Hmmm. I’m a bit puzzled about beans. I live in the Pacific Northwest of the US, and I know string beans grow well here as my grandmother grew them most of her life, and I’ve had them fresh from various gardens a number of times. I keep reading that beans should be started ‘after the last chance of frost has past, and when soil temperatures reach 65 degrees.’ Those two things seem like they’d be very different times of the year. Here, 65 degrees doesn’t happen as an average high until at least late May, and average lows are never over 60. Last frost is towards the end of March. Does that mean wait until almost June to plant the beans? This is my first year gardening, so perhaps there’s something I’m missing about soil temperatures. Do they rise sooner than air temperature because of direct sunlight? If so, what does that mean for timing of the bean planting? Any insight is welcome. Thanks!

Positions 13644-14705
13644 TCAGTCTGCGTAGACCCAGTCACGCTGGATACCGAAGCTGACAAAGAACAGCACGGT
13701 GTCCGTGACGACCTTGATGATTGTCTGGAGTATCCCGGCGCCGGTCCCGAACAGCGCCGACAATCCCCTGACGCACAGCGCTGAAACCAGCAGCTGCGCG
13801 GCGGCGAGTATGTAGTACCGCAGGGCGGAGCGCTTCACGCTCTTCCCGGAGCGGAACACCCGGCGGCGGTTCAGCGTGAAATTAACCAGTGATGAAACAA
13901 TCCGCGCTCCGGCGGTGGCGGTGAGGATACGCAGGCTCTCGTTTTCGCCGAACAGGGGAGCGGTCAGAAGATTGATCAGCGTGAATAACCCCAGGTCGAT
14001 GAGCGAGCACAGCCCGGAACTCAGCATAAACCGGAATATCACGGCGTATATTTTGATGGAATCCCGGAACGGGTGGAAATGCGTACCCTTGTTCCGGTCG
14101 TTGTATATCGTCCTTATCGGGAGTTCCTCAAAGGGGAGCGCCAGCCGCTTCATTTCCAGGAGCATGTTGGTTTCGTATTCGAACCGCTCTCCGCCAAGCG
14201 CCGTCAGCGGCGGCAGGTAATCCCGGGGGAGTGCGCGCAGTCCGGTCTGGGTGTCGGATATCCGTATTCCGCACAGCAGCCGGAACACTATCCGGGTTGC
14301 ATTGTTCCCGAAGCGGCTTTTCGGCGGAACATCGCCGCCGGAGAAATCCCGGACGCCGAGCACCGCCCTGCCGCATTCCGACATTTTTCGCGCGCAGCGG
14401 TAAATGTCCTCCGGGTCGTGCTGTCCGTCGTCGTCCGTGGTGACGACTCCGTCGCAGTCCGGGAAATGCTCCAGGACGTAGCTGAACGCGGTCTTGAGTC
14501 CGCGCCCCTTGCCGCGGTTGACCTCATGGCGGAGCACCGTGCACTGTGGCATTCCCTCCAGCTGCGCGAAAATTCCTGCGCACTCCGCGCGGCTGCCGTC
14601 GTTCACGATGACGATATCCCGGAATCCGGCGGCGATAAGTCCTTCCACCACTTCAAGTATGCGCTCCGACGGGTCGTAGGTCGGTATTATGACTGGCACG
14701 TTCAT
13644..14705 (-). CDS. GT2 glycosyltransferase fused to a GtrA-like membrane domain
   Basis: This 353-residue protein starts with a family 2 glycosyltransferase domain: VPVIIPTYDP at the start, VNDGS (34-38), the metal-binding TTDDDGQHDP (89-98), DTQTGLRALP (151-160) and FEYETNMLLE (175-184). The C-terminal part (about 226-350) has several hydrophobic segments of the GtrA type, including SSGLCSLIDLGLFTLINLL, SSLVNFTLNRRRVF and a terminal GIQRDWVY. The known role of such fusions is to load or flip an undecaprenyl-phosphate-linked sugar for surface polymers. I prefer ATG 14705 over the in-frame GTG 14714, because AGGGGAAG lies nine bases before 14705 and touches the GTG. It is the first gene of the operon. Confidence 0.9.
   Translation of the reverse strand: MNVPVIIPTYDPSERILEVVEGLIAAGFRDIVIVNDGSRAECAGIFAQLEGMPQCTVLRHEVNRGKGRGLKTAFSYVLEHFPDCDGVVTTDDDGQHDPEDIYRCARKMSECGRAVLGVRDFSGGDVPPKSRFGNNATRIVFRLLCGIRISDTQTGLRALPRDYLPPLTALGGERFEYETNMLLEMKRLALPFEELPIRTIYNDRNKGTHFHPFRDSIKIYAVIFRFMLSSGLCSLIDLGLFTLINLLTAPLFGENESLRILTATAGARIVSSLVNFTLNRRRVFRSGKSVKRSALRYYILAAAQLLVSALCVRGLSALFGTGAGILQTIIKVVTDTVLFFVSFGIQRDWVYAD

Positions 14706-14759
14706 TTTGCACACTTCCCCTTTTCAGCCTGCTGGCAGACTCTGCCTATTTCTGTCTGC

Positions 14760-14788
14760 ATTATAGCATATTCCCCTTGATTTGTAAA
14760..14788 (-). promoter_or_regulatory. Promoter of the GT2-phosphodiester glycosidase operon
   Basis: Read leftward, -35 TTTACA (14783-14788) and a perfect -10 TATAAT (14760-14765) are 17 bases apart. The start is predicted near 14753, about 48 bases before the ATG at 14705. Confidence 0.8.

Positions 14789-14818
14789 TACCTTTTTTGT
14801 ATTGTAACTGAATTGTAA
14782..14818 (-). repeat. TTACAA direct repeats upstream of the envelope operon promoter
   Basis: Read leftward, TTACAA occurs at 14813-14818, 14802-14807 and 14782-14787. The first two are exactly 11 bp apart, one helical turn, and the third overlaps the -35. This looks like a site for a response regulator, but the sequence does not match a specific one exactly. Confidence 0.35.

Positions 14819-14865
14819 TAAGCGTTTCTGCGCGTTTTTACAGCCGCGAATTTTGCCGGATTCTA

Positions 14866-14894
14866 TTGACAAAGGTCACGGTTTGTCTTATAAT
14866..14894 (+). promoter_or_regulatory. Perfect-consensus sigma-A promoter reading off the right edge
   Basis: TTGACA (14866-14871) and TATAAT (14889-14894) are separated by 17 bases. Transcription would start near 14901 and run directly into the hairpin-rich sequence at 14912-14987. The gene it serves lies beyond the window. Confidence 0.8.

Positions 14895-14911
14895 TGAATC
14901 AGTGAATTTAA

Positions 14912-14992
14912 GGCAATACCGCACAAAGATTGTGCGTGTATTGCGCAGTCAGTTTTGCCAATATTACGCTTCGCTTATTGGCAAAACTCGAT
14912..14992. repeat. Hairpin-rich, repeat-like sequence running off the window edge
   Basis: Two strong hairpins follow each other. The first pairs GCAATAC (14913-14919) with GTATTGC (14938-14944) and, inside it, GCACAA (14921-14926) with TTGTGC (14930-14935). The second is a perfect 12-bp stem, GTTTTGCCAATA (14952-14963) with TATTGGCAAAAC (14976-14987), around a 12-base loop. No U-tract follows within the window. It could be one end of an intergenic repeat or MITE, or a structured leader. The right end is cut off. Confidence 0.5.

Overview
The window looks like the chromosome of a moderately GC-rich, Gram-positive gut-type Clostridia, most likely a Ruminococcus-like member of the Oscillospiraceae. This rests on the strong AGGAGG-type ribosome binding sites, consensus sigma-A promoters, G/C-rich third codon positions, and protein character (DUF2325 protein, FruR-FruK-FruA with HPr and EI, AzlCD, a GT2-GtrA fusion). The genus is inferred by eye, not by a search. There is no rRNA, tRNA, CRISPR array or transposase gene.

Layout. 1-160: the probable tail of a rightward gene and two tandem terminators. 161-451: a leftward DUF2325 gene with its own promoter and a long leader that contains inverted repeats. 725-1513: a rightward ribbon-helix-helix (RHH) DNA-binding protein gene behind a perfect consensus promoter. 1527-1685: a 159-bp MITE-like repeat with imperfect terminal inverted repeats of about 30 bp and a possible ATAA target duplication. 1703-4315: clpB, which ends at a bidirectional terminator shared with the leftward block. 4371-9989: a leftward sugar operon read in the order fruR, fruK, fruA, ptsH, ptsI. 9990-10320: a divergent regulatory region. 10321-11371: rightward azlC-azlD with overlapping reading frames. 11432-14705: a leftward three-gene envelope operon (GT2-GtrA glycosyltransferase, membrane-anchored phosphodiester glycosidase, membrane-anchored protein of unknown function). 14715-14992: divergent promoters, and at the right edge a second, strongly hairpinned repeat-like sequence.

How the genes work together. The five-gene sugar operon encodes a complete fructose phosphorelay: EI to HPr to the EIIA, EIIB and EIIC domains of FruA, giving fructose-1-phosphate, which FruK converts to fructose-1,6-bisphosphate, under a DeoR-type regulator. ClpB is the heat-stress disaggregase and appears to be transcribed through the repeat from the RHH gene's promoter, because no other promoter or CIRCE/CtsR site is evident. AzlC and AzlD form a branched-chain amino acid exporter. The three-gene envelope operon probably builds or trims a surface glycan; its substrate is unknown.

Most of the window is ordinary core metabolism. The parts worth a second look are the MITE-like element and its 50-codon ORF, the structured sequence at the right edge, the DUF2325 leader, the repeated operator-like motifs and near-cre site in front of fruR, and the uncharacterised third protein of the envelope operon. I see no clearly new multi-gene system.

I live in the PNW – further North than you – and I manage to get a good bean crop each year. Round here, the “rule” is not to direct sow at least until May 15th but I buck that a little by starting my first sowing of bush beans and all my poles in root trainers indoors on May 1st. I find they transplant just fine.
I’ll direct seed a second sowing of bush beans late in June/early July but find the Springs/early Summers here in the PNW too unreliable to start the first and main crop that way.
Hope that helps! Maybe you should join our Pacific Northwest forum – you’ll get more advice from people in your closer vicinity too.
Good advice LouiseM! I think maybe I’ll try to get a head start on my beans using my soil blocker. I have had moderate success with green beans but poor harvests of dried beans.
The awesome thing about Folia is that i can now look back a couple years and tell you that i have typically made my 1st bean sowing during the second half of May, direct sown. The germination time when they are sown then has been about 20 days, but i have gotten harvests.